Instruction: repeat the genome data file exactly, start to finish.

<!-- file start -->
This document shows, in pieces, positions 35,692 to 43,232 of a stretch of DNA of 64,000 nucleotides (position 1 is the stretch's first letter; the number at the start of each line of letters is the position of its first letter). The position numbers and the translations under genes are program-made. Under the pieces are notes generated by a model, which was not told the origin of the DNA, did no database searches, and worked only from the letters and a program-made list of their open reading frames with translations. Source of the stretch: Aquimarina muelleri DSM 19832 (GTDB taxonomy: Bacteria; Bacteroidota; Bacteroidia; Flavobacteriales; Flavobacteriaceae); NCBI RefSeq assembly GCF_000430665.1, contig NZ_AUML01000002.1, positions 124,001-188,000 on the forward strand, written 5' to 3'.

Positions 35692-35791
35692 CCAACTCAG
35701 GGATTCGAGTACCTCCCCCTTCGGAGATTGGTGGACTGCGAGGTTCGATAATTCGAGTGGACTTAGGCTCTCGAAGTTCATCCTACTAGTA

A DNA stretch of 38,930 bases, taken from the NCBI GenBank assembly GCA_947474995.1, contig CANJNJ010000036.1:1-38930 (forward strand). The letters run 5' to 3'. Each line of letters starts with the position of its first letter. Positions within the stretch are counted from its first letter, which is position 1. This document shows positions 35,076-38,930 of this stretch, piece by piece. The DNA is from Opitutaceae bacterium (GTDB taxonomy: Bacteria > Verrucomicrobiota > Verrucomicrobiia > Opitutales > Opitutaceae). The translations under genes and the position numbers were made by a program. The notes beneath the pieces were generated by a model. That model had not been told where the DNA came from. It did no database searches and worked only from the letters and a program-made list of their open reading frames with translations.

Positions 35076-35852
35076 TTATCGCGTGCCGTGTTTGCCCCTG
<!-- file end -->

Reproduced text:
This document shows, in pieces, positions 35,692 to 43,232 of a stretch of DNA of 64,000 nucleotides (position 1 is the stretch's first letter; the number at the start of each line of letters is the position of its first letter). The position numbers and the translations under genes are program-made. Under the pieces are notes generated by a model, which was not told the origin of the DNA, did no database searches, and worked only from the letters and a program-made list of their open reading frames with translations. Source of the stretch: Aquimarina muelleri DSM 19832 (GTDB taxonomy: Bacteria; Bacteroidota; Bacteroidia; Flavobacteriales; Flavobacteriaceae); NCBI RefSeq assembly GCF_000430665.1, contig NZ_AUML01000002.1, positions 124,001-188,000 on the forward strand, written 5' to 3'.

Positions 35692-35791
35692 CCAACTCAG
35701 GGATTCGAGTACCTCCCCCTTCGGAGATTGGTGGACTGCGAGGTTCGATAATTCGAGTGGACTTAGGCTCTCGAAGTTCATCCTACTAGTA

A DNA stretch of 38,930 bases, taken from the NCBI GenBank assembly GCA_947474995.1, contig CANJNJ010000036.1:1-38930 (forward strand). The letters run 5' to 3'. Each line of letters starts with the position of its first letter. Positions within the stretch are counted from its first letter, which is position 1. This document shows positions 35,076-38,930 of this stretch, piece by piece. The DNA is from Opitutaceae bacterium (GTDB taxonomy: Bacteria > Verrucomicrobiota > Verrucomicrobiia > Opitutales > Opitutaceae). The translations under genes and the position numbers were made by a program. The notes beneath the pieces were generated by a model. That model had not been told where the DNA came from. It did no database searches and worked only from the letters and a program-made list of their open reading frames with translations.

Positions 35076-35852
35076 TTATCGCGTGCCGTGTTTGCCCCTG